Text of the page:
Was Napoleon Bonaparte Poisoned?

The official cause of death for Napoleon Bonaparte is generally listed as stomach cancer. It is true that Napoleon did indeed have stomach cancer when he died, but there are several pieces of forensic evidence collected over the years that cast doubt on this conclusion and lead to new questions. Arsenic is the major player in this hundred-year-old death investigation.

Arsenic Poisoning

Forensic scientists cannot conclusively prove arsenic (chemical symbol, As) poisoning in the case of Napoleon Bonaparte, however using data obtained from several studies a general conclusion can be inferred. In the article by Hindmarsh and Corso, “The Death of Napoleon Bonaparte: A Critical Review of the Cause”, it has been noted that it is not possible to differentiate arsenic levels internally vs. externally when using hair as the sample. This is one major caveat with all laboratory conclusions regarding the mode of Napoleon’s death.

The Napoleon Bonaparte Death Studies

As noted in the Hindmarsh and Corso review, many tests have been run using state of the art techniques such as atomic absorption spectroscopy, neutron activation analysis, and inductively coupled plasma mass spectroscopy. All of these led to conflicting results. While most studies did find highly elevated levels of arsenic in hair samples presumed to be from Napoleon Bonaparte, they could not agree on whether the contamination was due to chronic long-term internal exposure, chronic long-term external exposure, acute internal exposure, or acute external exposure.

Natural Arsenic Contamination

It has been noted in the Hindmarsh and Corso review that external factors such as burning coal indoors or being around wallpaper containing a green pigment called Scheele’s green, which leaks arsenic fumes when exposed to a damp environment, could be the reasons behind the arsenic contamination of Bonaparte. According to the article “Who Murdered Napoleon? Probably Nobody!”, by Victor Blair, Scheele’s Green is a solution of copper sulfate mixed with a solution of sodium arsenite. When these chemicals are exposed to dampness, a mold will form on the wallpaper containing the Scheele’s Green pigment. This mold can convert the copper arsenite pigment into a vapor called arsenic trioxide, which is highly toxic when inhaled.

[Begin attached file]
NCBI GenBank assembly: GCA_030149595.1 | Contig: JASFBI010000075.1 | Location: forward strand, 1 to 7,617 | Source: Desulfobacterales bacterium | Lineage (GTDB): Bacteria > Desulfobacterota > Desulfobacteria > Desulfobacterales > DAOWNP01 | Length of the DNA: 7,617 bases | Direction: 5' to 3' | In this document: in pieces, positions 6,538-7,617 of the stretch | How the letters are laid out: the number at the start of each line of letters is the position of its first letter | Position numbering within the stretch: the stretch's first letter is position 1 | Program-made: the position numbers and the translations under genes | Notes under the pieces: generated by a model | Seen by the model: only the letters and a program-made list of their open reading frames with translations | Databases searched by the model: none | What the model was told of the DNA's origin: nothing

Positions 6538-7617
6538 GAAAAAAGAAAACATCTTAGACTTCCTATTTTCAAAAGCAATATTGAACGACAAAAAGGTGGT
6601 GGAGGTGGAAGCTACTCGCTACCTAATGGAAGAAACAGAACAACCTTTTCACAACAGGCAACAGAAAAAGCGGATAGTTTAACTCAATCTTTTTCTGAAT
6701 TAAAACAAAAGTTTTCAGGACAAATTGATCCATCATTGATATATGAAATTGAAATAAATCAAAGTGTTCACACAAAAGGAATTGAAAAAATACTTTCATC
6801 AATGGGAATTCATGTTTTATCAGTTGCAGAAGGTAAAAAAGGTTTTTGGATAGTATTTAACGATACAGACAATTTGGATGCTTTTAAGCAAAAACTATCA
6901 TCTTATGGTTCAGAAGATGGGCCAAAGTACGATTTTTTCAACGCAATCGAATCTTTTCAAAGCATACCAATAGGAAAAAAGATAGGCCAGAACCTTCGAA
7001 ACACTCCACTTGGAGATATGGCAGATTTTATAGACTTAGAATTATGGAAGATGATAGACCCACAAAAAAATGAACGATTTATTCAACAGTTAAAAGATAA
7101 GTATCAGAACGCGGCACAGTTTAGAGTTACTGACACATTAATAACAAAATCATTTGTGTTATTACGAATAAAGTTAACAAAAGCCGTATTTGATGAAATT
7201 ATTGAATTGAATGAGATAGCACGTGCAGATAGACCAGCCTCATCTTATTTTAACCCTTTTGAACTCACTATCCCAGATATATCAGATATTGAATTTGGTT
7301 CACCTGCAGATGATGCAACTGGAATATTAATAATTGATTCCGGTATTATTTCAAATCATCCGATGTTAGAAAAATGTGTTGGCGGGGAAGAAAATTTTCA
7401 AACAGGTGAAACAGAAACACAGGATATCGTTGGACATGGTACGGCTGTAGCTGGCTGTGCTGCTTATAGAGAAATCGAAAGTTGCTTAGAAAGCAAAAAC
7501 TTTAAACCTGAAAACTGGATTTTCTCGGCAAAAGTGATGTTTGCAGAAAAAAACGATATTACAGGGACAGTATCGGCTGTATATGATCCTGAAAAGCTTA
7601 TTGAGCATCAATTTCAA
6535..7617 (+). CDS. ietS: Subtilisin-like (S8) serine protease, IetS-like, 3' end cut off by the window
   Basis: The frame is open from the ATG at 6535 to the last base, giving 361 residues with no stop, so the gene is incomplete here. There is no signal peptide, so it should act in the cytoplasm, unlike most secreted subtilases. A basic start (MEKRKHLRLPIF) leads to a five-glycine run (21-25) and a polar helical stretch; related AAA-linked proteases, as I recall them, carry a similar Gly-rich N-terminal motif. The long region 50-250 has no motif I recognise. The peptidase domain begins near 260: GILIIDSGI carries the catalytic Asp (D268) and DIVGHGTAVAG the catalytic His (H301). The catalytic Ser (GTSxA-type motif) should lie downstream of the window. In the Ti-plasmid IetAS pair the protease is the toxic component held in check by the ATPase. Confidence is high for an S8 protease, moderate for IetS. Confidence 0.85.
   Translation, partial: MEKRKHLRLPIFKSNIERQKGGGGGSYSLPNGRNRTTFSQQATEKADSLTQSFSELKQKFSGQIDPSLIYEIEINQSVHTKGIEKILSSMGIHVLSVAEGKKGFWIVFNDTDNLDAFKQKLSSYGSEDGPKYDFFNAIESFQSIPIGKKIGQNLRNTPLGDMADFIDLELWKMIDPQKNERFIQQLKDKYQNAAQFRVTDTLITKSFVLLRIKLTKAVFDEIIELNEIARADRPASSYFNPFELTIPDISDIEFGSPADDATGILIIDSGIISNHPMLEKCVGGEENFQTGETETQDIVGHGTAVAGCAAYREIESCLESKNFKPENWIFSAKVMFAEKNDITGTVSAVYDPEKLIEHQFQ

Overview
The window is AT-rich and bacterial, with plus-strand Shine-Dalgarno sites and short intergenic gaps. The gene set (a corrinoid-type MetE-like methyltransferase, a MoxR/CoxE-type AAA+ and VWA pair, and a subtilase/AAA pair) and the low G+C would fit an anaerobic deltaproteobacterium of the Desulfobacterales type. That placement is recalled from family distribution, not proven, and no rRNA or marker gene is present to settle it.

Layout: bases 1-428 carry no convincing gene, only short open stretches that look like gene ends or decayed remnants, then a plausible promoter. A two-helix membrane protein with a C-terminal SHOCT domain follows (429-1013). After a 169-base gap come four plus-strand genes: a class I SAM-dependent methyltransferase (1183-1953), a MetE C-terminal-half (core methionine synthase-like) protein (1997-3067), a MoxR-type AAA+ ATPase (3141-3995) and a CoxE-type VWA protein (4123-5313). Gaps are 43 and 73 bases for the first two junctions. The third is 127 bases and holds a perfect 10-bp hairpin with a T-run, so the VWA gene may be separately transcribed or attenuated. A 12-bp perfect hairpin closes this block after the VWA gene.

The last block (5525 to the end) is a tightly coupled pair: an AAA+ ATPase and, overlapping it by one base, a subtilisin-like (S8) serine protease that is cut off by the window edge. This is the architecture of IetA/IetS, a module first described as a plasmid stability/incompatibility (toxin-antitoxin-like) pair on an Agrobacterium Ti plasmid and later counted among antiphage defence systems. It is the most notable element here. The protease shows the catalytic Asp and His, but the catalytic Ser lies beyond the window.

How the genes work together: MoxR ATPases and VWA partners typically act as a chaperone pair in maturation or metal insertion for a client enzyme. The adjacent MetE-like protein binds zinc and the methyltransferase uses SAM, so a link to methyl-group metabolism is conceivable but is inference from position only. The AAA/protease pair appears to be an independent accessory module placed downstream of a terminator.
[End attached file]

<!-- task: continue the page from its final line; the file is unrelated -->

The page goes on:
Chronic Arsenic Exposure

In a study done by the University of Milano-Bicocca and the University of Pavia using “Samples taken from Napoleon’s son in 1812, 1816, 1821 and 1826…”, all showed higher than normal levels of arsenic after evaluation. This convincingly illustrates that there was a source of arsenic exposure in the family and begs the possibility that Napoleon was not poisoned by arsenic, but was instead exposed to the chemical over the course of his lifetime.

Autopsy Pathology

Copies of the original autopsy survived and one authored by Francesco Antommarchi, an anatomist and pathologist, observed that “Almost the whole of the remainder of the internal surface of the stomach was occupied by a cancerous ulcer, whose center was in the upper part, along the small curve of the stomach…”. This appears conclusive, except that Napoleon was considered “fat” at the time, a characteristic not consistent with death from stomach cancer.

Napoleon’s Cause of Death

All the post mortem investigations have serious limitations. For example, the hair samples may not have been from Napoleon’s children and the arsenic levels may have contaminated the body at any type after death. In addition, the idea that Napoleon was “fat” might have been left over from his pre-cancerous days. There was absolutely no verified chain of custody of the samples, making any conclusions unacceptable in today’s courtroom. Thus, the cause of death remains inconclusive.

Mind Altering Drugs, Murder, and Ignorance

Could Napoleon have been murdered? Could he have been self-medicating himself due to high pain levels? In the article titled “Was Napolon a Junkie?” by Bob Elmer, the possibility of using arsenic as a recreational drug is described as highly probable. In addition, the article states that Napoleon was being treated with a mixture of calomel and orgeat, two chemicals that can mix together with stomach acids to produce cyanide of mercury.

There is no way to state with 100% accuracy that Napoleon was murdered, died of natural causes, or overdosed on dangerous recreational drugs, but one things remains certain; there is quite enough evidence to ensure that forensic science classes for many years to come will keep this essay question on the test.